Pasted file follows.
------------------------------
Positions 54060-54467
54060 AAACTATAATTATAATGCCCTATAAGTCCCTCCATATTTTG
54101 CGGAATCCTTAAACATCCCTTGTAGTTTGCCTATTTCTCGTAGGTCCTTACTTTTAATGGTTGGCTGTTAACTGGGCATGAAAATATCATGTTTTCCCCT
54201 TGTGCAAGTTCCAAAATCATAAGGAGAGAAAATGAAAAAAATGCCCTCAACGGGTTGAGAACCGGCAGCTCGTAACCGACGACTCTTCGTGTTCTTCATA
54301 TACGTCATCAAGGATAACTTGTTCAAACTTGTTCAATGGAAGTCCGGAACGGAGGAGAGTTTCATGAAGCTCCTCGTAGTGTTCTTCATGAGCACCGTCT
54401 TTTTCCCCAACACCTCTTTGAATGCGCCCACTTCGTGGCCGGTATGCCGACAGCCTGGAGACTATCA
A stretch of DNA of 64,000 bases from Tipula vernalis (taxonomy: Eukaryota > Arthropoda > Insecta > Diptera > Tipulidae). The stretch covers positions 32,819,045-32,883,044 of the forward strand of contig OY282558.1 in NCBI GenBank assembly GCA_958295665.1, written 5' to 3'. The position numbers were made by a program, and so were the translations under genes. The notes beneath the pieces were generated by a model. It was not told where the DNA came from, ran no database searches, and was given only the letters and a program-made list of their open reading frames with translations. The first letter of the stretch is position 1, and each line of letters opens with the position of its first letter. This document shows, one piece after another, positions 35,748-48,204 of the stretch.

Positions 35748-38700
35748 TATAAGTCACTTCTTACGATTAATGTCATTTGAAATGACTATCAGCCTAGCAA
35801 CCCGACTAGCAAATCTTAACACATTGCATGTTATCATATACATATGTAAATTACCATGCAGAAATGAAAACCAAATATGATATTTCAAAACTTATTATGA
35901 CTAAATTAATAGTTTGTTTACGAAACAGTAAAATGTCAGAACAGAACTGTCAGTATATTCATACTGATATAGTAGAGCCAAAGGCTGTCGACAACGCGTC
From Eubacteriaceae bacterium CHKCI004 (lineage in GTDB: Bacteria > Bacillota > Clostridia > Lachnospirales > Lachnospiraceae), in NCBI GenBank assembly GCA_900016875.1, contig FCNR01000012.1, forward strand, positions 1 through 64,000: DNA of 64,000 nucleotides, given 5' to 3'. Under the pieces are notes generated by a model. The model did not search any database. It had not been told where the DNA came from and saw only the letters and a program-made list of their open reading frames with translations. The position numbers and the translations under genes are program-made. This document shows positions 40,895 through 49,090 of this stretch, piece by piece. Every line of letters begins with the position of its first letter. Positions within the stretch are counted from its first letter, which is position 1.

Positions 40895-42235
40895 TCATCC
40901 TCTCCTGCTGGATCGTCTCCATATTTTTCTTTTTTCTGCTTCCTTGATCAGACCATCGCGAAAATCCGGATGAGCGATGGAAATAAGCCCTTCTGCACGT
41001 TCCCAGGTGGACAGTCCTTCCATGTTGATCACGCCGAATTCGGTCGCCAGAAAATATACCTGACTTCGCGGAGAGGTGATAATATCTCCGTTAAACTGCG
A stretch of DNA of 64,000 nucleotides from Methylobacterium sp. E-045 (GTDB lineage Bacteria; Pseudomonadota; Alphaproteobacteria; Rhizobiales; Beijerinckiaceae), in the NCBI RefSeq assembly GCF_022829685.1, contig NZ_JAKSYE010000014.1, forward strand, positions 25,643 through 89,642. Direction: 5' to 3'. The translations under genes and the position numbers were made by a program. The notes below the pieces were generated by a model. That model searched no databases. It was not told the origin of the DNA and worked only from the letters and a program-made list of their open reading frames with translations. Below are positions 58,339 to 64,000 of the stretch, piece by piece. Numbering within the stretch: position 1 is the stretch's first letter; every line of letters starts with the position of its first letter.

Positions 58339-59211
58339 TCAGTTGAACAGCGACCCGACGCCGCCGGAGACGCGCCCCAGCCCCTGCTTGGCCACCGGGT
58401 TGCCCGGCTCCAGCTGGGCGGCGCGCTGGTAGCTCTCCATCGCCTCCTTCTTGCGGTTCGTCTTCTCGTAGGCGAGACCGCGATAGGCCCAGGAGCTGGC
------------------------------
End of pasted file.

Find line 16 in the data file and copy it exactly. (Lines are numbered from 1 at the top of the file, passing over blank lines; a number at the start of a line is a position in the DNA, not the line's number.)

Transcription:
41001 TCCCAGGTGGACAGTCCTTCCATGTTGATCACGCCGAATTCGGTCGCCAGAAAATATACCTGACTTCGCGGAGAGGTGATAATATCTCCGTTAAACTGCG